The third traditional Baptist distinctive is often called congregationalism or congregational polity. Congregationalism is the conviction that the highest earthly authority in a local church is the congregation itself. In keeping with my focus on the relationship between the gospel and Baptist identity, I want to think in terms of Christocentric congregationalism.
Christocentric congregationalism assumes a church is committed to two core priorities. First, it assumes that the congregation desires, above all things, to submit to Christ’s lordship as it is revealed in the Scriptures. Every local church is first and foremost a Christocracy because Jesus is the head of the church. Though the whole congregation is involved in a church’s most important decisions, the members must seek to glorify Christ in every decision they make. The wheels come off of congregationalism when Jesus is no longer at the center.
Second, and closely related to the above, Christocentric congregationalism assumes a church understands itself to be a covenanted gospel community. In fact, I’d argue that a failure to maintain a regenerate church membership is a key reason that so many Baptist churches practice an aberrant form of congregationalism. In healthy congregationalism, the church’s regenerate members confirm to each other Christ’s plan for their church as they seek to follow his will through submitting to his written Word.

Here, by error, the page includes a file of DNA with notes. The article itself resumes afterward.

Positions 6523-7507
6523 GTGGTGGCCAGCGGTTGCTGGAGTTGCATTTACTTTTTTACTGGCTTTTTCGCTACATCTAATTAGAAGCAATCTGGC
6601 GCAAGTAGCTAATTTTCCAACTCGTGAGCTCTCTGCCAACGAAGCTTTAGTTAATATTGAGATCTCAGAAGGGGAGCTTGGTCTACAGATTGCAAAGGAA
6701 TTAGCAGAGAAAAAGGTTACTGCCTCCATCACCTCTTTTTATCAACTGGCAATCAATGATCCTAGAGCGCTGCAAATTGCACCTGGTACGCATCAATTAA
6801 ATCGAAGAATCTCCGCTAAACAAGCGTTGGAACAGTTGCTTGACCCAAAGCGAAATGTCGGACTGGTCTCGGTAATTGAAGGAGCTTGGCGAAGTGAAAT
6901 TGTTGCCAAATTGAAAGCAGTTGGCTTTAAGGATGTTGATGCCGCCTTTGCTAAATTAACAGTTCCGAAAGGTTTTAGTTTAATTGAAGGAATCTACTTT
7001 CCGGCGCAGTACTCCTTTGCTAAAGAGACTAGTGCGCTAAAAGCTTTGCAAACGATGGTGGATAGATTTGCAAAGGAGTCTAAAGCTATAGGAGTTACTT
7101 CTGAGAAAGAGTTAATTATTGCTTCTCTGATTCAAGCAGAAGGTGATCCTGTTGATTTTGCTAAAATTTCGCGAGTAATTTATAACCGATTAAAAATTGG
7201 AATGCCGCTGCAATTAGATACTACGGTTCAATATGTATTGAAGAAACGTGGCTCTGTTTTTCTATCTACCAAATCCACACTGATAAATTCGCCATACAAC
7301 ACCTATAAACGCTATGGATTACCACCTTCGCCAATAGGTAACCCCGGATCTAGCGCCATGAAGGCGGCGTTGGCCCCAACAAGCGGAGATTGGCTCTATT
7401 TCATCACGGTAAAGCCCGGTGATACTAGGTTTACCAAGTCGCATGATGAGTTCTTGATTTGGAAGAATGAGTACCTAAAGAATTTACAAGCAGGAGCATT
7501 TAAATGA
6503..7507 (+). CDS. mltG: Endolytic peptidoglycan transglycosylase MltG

It seems many contemporary Baptists are nervous about congregationalism. Sometimes this hesitancy is because of the influence of dynamic men who pastor very large Baptist churches that are frequently congregational in principle but dictatorial—even if benevolently so—in practice. Interestingly, unless a man was the founding pastor of his church, in most cases the church was more intentionally congregational when he began his ministry among them. Other times anti-congregationalism is due to the influence of pastors of churches in other traditions that openly affirm a more hierarchical polity. We’ve witnessed this scenario in recent years with Mark Driscoll’s and James McDonald’s respective critiques of congregational polity.
Both of the above scenarios are variations on a theme: the alleged incompatibility of congregational polity and pastoral authority. After all, Scripture makes clear in 1 Thessalonians 5:12–13 and Hebrews 13:17 that Christians are to honor and submit to their leaders. How can this be done when a pastor’s very employment is dependent upon the will of the members? I think the answer is trust.